10 Tricks to Squeeze Exercise into Your Day in Your 60s
Would you rather read a book than take a walk? Do you prefer cooking to working out? Well, you’re not alone.
We all know exercise is important for our health, yet only 20% of the population get regular, adequate exercise. If you’re among that 20%, pat yourself on the back. If you’re not, well… it’s never too late.
How Much Exercise Is Enough?
The American Department of Health and Human Services recommends at least 150 minutes of moderate aerobic activity, like brisk walking, per week or 75 minutes of vigorous aerobic activity, like dancing.
They also recommend strength training exercises at least twice a week, using a weight or resistance level heavy enough to tire your muscles after 12 to 15 repetitions.
I’ve never finished a walk and been sorry afterward, but sometimes it’s hard to get myself out there. If you’ve lacked motivation to exercise, I hope these 10 tips will help you jumpstart to a regular exercise plan.
Exercise or Walk for Just 10 Minutes – Once, Twice, or Three Times a Day
If your schedule is too crazy to carve out a half hour to exercise, try stealing 10-minute segments to walk, dance, or do stretches. Try to repeat it a few more times each day.
Take the Stairs Instead of the Elevator – at Home, Take the Stairs Twice
Stair climbing is an excellent form of both aerobic and strengthening exercise. If you have stairs in your home, try doubling your climbs by buzzing back down and up each time you use the stairs. If you live in an apartment building, climb at least a few flights before hopping on the elevator.
Dance! Either Go Out or Dance in Your Living Room
At one time I was dancing around a friend’s kitchen as we cooked dinner, and his daughter asked, “Are you drunk?” Nope, music just makes me dance.
My husband and I often dance around the house. On Sunday mornings gospel music sets us off, and in the evenings, we dance to Latin, blues or rock. Of course, our favorite is going out to dance.
Find an Exercise Buddy (or Group) for a Regular Walking Date
My neighbour lost her husband 15 years ago, and she started a neighbourhood walking group to get herself out of bed each day. We all wanted to support her, and our morning walk has become a ritual. We walk a mile or two, and the socializing has bonded us. Friends are a great motivator.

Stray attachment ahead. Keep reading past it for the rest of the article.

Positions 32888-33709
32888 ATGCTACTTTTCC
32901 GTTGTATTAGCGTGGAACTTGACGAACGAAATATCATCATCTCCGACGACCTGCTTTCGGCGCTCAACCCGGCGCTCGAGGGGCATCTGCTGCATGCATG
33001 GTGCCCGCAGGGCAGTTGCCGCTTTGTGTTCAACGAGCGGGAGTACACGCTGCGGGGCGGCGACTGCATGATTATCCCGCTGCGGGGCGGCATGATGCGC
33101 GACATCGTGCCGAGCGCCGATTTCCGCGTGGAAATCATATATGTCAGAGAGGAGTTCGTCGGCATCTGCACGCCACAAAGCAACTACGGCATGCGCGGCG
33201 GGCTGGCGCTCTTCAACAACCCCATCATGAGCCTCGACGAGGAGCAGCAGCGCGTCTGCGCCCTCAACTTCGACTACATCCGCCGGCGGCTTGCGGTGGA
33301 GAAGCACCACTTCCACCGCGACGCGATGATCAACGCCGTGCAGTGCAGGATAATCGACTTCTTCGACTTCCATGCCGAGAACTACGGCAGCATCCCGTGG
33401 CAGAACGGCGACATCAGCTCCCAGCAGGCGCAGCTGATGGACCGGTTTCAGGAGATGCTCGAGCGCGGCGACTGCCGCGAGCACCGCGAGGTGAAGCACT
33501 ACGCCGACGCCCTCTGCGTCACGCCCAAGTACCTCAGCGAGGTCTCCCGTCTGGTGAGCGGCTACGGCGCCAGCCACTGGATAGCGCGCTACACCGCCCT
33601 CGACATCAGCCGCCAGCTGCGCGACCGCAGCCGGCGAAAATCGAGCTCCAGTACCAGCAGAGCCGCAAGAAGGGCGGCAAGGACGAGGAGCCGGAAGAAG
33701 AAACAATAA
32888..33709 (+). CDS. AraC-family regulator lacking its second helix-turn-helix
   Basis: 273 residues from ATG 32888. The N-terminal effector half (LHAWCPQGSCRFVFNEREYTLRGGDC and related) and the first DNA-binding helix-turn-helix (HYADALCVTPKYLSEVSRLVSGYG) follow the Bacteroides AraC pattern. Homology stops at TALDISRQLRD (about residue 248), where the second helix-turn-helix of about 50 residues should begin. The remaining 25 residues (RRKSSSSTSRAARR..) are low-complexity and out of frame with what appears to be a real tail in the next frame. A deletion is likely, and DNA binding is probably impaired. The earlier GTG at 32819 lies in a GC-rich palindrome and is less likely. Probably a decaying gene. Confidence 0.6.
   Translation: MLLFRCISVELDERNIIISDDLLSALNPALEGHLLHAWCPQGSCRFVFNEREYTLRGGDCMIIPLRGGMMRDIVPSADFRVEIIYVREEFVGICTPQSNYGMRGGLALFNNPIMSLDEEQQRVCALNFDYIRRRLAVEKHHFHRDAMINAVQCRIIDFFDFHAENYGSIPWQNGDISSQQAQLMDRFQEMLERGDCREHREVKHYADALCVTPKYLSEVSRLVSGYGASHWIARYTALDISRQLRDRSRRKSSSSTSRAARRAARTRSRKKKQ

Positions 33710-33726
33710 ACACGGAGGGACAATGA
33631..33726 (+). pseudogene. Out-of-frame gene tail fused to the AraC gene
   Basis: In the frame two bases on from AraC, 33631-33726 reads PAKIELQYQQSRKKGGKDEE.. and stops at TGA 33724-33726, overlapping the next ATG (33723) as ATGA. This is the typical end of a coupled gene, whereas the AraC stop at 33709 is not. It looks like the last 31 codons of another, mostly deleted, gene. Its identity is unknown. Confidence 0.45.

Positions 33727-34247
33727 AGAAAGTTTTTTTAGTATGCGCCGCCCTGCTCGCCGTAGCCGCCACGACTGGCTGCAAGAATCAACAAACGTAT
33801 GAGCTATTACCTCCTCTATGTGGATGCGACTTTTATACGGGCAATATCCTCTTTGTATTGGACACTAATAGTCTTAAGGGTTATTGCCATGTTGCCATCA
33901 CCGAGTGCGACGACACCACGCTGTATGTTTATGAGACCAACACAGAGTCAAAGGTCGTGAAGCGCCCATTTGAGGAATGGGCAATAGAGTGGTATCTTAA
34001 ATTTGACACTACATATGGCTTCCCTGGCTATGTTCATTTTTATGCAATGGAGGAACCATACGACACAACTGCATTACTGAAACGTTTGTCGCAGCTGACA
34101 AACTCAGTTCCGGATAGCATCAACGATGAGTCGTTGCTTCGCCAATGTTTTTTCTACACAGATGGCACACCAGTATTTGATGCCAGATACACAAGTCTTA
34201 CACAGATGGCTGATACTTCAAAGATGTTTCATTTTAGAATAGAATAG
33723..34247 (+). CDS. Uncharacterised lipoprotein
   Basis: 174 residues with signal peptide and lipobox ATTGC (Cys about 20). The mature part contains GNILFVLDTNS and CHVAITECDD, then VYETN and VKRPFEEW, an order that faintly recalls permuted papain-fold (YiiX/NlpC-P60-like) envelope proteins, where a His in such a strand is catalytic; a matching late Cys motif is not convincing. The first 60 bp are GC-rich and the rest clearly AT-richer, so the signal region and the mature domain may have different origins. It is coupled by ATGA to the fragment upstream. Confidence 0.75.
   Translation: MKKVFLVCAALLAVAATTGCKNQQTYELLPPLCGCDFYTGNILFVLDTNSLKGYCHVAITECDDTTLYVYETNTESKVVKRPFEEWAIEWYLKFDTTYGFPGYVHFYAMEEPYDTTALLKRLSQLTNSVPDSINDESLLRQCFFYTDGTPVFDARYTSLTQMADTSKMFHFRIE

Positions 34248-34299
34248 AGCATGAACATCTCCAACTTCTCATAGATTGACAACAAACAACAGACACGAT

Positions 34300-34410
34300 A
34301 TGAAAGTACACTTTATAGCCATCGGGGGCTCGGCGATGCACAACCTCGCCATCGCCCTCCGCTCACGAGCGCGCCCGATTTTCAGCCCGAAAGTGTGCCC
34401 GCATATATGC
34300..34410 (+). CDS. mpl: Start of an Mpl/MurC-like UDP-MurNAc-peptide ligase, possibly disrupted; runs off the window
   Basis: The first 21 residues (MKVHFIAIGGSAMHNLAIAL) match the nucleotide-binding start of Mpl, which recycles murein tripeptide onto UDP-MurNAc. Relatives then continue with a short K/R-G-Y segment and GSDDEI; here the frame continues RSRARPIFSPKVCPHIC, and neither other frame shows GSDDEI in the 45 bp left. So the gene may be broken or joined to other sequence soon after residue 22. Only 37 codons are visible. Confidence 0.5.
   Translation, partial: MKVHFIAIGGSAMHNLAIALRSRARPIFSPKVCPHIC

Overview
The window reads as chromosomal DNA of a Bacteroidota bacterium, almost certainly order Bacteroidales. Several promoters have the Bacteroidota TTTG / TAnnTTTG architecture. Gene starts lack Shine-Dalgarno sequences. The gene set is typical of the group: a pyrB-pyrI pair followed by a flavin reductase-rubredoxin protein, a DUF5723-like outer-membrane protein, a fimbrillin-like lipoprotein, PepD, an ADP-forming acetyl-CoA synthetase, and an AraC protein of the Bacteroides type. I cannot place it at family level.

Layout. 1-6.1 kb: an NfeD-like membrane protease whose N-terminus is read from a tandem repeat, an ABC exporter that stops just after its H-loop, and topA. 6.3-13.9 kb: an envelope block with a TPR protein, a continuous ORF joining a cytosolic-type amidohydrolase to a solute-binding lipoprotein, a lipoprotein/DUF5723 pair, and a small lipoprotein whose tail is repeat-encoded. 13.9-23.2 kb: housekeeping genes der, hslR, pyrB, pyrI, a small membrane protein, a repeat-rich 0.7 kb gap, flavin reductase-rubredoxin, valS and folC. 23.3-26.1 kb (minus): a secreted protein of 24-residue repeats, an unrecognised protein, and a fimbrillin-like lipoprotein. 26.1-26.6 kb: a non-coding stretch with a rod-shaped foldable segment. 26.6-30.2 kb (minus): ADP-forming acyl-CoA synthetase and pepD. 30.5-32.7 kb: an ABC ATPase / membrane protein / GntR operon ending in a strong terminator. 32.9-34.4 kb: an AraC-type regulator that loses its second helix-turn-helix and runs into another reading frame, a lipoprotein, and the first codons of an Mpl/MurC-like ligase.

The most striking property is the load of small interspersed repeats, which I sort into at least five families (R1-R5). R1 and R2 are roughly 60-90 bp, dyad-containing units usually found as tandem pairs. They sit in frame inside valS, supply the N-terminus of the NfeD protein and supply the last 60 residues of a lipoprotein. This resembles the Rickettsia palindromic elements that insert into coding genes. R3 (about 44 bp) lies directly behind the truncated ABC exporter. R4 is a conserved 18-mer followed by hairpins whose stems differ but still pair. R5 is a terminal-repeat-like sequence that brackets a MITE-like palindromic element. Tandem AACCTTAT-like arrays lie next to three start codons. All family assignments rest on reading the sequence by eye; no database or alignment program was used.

Park a Few Blocks Away When You Run Errands
City dwellers, especially Europeans, walk to do all their errands, which keeps them fit. We Americans drive from one place to the next, parking as close as we can to store entrances.
How about parking at the far end of the lot, or down the street? Park your car between destinations to add more steps to your day.
Exercise During Commercial Breaks
Are you a TV junkie? Do commercials drive you nuts? Well, use them to your advantage. As soon as they pop up, you pop up, too. Instead of heading to the kitchen for a snack, take this opportunity to jog in place, lift hand weights, or do stretches. Let those commercial breaks improve your health.
Find an Exercise Video to Do Each Day
I used to exercise with a Jane Fonda workout on cassette tape, and I still use some of her exercises in my morning routine. YouTube has some excellent workouts, ranging from 5 minutes to over an hour.
You can google “exercise for seniors,” but I’ve done some of the work for you. Here are three videos I recommend:
Balance and Strength
Join an Exercise Class at Your Local Y or Fitness Center
I’ve fallen in love with two classes at my local YMCA: Zumba Gold dance exercise for seniors and Qi Gong, a gentle Eastern practice like Tai Chi. If you enjoy connecting with other people, classes are a great motivator.
Walk Your Dog (or Offer to Walk Someone Else’s)
Owning a dog is a great motivator for walking. Dogs need exercise as much as we do, and it’s a guaranteed way to meet people (and other dogs). If you don’t have a dog, borrow one from a neighbour, and you’ll make a great canine friend in the offing.
Reward Yourself for Exercising
Though exercise can be a reward in itself, I treat myself to a steaming cup of coffee after my wake-up stretches each morning. Other rewards can be time with a magazine, a soak in the tub, a movie, or a 10-minute nap. Choose a low-calorie reward, or you’ll undermine your efforts.
What tricks do you use to motivate yourself to exercise? What do you do to squeeze exercise into your day? Please share your tips and tricks in the comments below.
A retired English teacher, Ann Marie Mershon lives on a lake in northern Minnesota with her husband, Jerry, and their two dogs. She’s published three books as well as numerous articles and columns. You can read about her years of teaching in Istanbul on her blog.